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Posted By: volunteer (email)
Date: 12/5/2020 at 15:47:26

Every time Alex listened to music, he requested Cat Stevens, and now more than ever, one of his song lyrics rings true:

ďOh very young, what will you leave us this time
You're only dancin' on this earth for a short while
And though your dreams may toss and turn you now
They will vanish away like your dads best jeans
Denim blue, faded up to the sky
And though you want them to last forever
You know they never will
You know they never will
And the patches make the goodbye harder still
Oh very young what will you leave us this time
There'll never be a better chance to change your mind
And if you want this world to see a better day
Will you carry the words of love with you
Will you, will you ride the great white bird into heavenĒ

On December 2nd, the anniversary of the death of his beloved grandfather, Larry Olson, Alex took his own life.

From a young boy, he always felt there was something different or off about himself. He was incredibly shy and lacked self esteem.

His adult life was plagued with mental hardship which included many diagnoses, among them high functioning autism and bipolar, that affected his relationships and his ability to do what others often found easy.

He had many passions in life that he enjoyed when he could.

He was a motorhead and enjoyed driving heavy machinery.

He had his CDL and loved to drive the grain truck and wagon, the tractor, the semi during farming season.

In the summer he mowed lawns and in the winter he ran the snow plow for Jacobsen Homes Corp.

Being on Lake Okoboji in his loud red boat with the sun on his back was one of his favorite pastimes as well as collecting all kinds of cars and trucks and campers and ATVs to park in his backyard on the Little Sioux River.

The Cummins motor was an obsession for Alex. Always Chevy over Ford but Dodge over overall.

He loved to get machines stuck in the mud behind his momís house.

He was kind of an in and out kind of guy, never staying long as he needed his time alone. He was both a quiet introvert that was soothed by the outdoors and an outspoken jokester that made people roll with laughter.

He liked to barter with people for deals and search Autotrader and Craigslist for vehicles and boats, many that didnít even have motors.

During his young adulthood, Alex came to know the Lord. He was loyal to his family and always entertained and involved with his nieces and nephews and siblings.

He and his brother Drew were as close as brothers could be and no stone went unturned in our familyís attempts to save him from himself.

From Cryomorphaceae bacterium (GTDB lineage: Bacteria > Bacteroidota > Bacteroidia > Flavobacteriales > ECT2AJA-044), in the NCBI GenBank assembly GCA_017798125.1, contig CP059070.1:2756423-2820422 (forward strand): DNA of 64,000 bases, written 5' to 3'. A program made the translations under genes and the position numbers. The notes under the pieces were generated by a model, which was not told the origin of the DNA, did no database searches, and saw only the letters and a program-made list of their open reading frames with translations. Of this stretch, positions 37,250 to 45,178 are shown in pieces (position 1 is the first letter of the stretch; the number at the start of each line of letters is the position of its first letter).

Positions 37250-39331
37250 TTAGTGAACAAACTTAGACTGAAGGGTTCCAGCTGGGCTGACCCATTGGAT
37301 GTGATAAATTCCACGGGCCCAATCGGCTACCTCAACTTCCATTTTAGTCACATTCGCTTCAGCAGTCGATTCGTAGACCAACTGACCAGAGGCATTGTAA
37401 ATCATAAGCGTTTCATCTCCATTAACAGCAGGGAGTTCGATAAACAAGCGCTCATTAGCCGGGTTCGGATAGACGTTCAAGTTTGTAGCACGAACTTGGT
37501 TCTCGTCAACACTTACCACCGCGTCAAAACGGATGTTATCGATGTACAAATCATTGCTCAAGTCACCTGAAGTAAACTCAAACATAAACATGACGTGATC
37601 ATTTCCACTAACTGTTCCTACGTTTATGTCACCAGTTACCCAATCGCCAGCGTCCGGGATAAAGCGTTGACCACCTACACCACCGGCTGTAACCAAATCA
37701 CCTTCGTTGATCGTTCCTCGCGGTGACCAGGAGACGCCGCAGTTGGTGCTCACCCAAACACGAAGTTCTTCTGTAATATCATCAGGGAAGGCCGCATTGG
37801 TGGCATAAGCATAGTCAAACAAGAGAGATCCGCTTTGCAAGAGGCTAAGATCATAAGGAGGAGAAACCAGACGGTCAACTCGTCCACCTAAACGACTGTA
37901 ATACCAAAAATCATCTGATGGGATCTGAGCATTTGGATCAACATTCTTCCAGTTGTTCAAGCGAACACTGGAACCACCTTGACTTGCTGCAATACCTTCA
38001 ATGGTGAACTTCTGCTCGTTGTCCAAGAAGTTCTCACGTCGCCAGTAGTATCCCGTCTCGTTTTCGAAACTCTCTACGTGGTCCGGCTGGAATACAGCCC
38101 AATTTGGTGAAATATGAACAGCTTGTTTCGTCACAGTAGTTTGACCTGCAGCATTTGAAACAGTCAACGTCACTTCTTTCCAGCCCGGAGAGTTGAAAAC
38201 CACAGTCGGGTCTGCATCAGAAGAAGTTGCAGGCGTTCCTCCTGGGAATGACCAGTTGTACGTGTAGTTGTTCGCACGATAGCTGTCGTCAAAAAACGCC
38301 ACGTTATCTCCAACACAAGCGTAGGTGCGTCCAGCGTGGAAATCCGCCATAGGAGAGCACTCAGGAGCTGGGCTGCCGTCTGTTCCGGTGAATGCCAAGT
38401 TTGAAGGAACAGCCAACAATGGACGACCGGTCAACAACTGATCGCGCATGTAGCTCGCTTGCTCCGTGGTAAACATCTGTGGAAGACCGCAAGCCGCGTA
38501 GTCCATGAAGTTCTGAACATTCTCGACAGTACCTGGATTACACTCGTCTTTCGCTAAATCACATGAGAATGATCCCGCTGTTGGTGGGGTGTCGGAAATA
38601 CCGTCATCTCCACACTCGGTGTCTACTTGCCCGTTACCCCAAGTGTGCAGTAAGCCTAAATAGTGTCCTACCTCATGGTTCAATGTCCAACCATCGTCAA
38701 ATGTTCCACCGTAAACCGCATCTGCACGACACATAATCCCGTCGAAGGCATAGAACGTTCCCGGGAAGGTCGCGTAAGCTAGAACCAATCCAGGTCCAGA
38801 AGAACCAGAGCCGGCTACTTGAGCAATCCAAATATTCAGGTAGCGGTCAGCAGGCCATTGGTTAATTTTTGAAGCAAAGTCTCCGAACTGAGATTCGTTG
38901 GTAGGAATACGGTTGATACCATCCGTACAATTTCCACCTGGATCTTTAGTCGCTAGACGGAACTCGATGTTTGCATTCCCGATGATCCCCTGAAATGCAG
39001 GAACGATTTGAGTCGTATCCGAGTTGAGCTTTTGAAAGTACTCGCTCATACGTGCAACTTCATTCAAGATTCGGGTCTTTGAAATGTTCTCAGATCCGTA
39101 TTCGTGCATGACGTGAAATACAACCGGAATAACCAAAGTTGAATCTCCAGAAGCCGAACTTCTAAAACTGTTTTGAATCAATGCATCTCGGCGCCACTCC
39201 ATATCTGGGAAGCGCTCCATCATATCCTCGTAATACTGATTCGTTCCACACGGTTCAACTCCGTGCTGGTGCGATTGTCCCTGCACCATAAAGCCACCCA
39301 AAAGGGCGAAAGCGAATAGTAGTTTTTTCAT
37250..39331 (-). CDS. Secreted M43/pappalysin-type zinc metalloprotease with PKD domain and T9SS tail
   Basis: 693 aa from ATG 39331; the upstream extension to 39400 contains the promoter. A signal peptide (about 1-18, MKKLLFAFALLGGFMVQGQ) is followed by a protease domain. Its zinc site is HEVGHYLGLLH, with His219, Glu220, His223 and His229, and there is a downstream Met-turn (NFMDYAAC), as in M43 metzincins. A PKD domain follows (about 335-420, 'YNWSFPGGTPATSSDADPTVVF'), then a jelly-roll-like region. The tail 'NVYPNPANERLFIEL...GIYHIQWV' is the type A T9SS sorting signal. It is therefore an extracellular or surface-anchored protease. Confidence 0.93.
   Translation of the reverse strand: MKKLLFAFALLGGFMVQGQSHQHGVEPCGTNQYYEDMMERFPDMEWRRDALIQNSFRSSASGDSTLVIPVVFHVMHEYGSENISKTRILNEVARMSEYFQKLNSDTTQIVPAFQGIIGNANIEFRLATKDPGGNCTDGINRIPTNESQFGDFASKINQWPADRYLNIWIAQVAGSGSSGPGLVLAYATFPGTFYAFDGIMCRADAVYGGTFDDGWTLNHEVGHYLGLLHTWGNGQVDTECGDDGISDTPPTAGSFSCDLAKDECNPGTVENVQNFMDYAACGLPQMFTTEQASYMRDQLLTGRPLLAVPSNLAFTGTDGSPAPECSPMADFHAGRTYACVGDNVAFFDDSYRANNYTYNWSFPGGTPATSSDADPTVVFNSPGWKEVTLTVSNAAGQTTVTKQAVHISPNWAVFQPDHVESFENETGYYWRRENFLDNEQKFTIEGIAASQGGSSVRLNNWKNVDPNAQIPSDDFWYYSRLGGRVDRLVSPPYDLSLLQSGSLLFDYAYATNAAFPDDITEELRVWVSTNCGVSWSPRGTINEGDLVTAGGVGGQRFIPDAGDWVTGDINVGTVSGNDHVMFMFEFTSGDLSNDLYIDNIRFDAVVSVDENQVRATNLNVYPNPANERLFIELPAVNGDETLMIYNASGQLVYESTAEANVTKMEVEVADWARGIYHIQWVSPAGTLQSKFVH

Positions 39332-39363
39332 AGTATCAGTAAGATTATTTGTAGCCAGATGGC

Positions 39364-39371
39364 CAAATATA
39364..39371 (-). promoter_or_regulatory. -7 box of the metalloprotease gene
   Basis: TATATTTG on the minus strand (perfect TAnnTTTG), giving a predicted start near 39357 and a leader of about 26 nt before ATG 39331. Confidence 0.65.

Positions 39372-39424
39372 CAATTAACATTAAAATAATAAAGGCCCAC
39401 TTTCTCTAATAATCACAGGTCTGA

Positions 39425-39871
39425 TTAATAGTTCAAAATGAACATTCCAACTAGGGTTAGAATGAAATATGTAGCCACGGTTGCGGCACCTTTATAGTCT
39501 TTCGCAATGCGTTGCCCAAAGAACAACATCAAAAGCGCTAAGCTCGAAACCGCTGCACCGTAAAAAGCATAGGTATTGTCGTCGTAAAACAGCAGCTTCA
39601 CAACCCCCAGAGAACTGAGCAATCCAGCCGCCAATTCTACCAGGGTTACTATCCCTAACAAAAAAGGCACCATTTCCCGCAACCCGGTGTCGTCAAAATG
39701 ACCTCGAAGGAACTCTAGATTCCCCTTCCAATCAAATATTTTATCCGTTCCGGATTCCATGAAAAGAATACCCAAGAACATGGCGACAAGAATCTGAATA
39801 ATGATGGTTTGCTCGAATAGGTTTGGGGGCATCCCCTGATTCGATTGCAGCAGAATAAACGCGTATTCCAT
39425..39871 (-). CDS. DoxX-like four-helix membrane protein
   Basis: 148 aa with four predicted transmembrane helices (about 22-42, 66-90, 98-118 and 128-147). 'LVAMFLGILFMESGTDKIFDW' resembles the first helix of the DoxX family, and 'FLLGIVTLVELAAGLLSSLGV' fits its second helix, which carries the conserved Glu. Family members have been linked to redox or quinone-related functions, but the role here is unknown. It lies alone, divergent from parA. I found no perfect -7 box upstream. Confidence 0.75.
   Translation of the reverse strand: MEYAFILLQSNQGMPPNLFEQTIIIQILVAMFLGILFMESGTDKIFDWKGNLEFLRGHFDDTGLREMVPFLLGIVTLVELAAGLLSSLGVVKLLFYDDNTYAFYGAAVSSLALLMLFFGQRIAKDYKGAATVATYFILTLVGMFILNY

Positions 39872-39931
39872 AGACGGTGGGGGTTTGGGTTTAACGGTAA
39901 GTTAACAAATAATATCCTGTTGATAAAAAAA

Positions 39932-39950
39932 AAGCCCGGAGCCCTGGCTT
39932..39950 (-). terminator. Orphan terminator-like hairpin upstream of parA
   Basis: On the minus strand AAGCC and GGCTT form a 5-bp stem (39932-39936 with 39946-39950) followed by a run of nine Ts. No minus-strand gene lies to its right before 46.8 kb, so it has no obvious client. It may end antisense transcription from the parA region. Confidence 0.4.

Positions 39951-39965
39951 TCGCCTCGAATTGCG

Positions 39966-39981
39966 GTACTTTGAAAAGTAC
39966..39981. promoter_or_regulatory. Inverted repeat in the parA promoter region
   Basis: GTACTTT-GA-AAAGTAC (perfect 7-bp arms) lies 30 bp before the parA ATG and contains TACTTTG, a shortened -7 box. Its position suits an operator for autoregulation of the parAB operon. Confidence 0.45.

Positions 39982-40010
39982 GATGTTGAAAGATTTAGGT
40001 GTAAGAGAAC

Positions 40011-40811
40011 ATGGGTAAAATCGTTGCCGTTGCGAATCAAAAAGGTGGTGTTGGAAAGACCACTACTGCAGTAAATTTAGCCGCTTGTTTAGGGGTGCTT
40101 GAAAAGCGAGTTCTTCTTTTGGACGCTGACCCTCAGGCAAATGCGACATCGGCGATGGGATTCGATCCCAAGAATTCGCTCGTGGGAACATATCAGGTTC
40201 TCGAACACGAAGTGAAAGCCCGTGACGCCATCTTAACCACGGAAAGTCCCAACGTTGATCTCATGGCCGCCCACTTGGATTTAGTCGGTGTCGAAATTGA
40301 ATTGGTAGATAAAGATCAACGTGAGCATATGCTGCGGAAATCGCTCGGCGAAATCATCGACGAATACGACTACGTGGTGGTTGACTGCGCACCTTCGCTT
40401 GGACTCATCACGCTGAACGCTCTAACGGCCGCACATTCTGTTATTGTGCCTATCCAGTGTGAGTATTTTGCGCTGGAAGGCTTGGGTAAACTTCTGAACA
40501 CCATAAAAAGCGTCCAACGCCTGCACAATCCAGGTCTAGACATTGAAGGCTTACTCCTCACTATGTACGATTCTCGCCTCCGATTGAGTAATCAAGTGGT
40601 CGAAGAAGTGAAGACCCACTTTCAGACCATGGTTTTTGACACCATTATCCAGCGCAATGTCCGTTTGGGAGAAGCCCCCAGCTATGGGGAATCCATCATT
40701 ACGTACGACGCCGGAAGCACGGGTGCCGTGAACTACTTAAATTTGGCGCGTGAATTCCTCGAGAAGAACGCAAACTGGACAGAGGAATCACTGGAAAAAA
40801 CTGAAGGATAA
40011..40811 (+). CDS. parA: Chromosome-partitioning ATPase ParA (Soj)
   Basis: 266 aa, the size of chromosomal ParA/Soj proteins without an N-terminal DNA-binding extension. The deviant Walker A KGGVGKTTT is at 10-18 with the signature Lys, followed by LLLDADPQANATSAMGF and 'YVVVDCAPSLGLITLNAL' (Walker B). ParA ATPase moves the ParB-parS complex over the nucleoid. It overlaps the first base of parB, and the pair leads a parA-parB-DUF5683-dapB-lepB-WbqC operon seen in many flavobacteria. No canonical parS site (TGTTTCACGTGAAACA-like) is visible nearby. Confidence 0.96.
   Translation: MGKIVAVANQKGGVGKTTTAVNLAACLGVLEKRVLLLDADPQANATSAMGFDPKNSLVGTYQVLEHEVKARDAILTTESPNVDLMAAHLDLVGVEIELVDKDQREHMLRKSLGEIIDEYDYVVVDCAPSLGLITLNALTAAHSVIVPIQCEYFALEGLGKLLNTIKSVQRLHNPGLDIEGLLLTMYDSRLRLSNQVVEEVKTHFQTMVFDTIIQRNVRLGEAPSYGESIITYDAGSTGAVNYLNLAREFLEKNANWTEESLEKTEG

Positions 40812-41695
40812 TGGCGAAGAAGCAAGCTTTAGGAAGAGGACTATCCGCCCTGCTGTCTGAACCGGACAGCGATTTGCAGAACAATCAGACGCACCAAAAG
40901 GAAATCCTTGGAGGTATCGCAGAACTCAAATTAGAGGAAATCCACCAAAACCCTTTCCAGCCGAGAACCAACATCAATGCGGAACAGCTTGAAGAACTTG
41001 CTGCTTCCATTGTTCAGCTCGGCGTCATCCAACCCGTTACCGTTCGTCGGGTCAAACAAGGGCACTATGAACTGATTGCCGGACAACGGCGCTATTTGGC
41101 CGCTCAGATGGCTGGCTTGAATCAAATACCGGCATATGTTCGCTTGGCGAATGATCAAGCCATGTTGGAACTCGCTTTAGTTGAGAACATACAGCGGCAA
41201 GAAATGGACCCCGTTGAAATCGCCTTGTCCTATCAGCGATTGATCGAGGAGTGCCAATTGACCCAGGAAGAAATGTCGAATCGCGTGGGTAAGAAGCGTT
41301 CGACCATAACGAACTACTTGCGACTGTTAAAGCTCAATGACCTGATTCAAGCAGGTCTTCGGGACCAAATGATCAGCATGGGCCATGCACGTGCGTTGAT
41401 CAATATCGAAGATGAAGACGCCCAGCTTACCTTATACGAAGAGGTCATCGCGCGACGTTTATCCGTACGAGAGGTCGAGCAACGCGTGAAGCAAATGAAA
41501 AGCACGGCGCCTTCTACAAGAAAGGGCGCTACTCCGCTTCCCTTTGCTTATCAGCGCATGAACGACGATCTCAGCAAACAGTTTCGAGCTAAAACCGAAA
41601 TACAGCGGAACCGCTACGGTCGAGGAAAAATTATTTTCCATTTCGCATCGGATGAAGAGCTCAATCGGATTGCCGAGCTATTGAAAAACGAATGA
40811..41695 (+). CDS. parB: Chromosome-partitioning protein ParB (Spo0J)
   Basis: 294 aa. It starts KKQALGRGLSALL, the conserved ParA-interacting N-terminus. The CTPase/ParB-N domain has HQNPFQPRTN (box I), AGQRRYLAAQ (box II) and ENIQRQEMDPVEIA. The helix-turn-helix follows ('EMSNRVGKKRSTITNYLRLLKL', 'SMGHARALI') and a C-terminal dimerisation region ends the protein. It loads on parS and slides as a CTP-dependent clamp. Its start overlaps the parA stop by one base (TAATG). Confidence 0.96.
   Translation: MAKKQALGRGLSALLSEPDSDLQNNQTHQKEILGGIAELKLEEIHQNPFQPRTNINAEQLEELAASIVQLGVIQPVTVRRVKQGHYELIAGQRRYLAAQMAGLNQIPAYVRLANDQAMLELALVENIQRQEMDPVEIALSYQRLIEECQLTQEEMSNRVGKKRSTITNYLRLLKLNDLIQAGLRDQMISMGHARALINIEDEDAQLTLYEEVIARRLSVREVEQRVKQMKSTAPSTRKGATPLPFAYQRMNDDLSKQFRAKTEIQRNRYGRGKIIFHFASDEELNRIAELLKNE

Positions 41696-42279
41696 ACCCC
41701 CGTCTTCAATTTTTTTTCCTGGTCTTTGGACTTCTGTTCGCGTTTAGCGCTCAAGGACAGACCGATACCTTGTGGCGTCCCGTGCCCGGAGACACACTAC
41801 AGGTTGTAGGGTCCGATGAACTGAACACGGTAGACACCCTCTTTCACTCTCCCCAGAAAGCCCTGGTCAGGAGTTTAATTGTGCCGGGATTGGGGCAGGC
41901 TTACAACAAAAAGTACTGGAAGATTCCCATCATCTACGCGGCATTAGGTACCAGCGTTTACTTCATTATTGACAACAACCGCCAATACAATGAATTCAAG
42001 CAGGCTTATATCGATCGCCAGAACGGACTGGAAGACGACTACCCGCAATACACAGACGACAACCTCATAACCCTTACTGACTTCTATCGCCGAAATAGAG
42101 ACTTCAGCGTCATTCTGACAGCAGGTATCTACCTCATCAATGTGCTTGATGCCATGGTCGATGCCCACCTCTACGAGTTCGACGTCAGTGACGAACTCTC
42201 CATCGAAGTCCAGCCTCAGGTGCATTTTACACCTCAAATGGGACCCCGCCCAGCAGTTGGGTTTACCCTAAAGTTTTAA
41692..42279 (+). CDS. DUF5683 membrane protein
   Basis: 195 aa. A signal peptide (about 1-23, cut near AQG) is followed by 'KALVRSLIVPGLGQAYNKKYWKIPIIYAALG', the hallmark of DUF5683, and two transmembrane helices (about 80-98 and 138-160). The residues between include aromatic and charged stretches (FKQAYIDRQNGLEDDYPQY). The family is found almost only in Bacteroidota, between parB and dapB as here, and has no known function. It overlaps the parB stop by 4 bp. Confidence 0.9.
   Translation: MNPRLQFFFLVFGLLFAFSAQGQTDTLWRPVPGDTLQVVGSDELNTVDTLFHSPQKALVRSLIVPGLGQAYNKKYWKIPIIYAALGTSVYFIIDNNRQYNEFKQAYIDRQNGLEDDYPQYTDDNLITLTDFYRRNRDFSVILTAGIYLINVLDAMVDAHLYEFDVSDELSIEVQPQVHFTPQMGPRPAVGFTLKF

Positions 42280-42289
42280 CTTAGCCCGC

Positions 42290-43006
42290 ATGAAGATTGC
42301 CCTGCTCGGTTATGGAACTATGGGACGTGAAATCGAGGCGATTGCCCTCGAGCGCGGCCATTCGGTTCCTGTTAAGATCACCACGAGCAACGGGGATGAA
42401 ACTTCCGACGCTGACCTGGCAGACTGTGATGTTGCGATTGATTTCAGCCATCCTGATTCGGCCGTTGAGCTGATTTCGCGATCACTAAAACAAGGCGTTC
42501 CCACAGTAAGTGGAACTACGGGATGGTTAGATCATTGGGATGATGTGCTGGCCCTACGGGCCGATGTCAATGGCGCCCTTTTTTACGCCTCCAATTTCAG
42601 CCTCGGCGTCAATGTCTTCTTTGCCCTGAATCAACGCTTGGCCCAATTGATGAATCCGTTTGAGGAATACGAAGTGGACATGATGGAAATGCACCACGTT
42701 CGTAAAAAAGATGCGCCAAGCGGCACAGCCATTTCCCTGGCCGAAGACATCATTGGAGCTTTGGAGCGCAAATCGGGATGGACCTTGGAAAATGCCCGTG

Alex graduated from the University of Iowa with a degree in Entrepreneurism.

During his time in Iowa City, he drove the Cambus and would purposely drive through puddles to splash the students.

No stranger to pain, Alex often reached out to others.

He always wanted a large grove to keep all kinds of machines and we imagine him up there changing oil and filters and searching for and purchasing all kinds of vehicles.

He liked the Minnesota Twins, Iowa Basketball, country music, driving country roads and looking at acreages.

There was no one more hysterically funny and blunt on this earth. He could spew truth, sometimes the most haunting truth, sometimes the most hilarious, like nobody else.

He was an unparalleled prankster at his best.

He had a long haired Dachshund sidekick named Cletus that he loved immensely and comforted him and watched over him.

If we can learn anything from my Alex, itís that mental illness is real, it doesnít discriminate, and it takes some of the best people down in itís ugly swirling drain.

Alex was troubled for a very long time and our family prays that he is finally able to see the beautiful man he was and is, to feel free from his almost daily pain, to laugh with the angels, and to rest.

In lieu of flowers, the family has established a memorial to benefit mental health care in Clay County.

Your loving memories of Alex and sympathy are a great comfort to our family and we thank any and all whose path he crossed and showed him love and acceptance.

Alex will live on in his mother (Julie and Randy Jorgenson) of Spencer, his father (David and Leann Jacobsen) of Spencer, Niki (Brandon) Conover of Iowa City, Brittany (Ben) Berger of Iowa City, Drew Jacobsen of Spencer, his Grandmother Shirley Olson of Okoboji, his five nieces and nephews and his dog Cletus.

Burial will be held privately at a later

From Warner Funeral Home


Clay Obituaries maintained by Kris Meyer.
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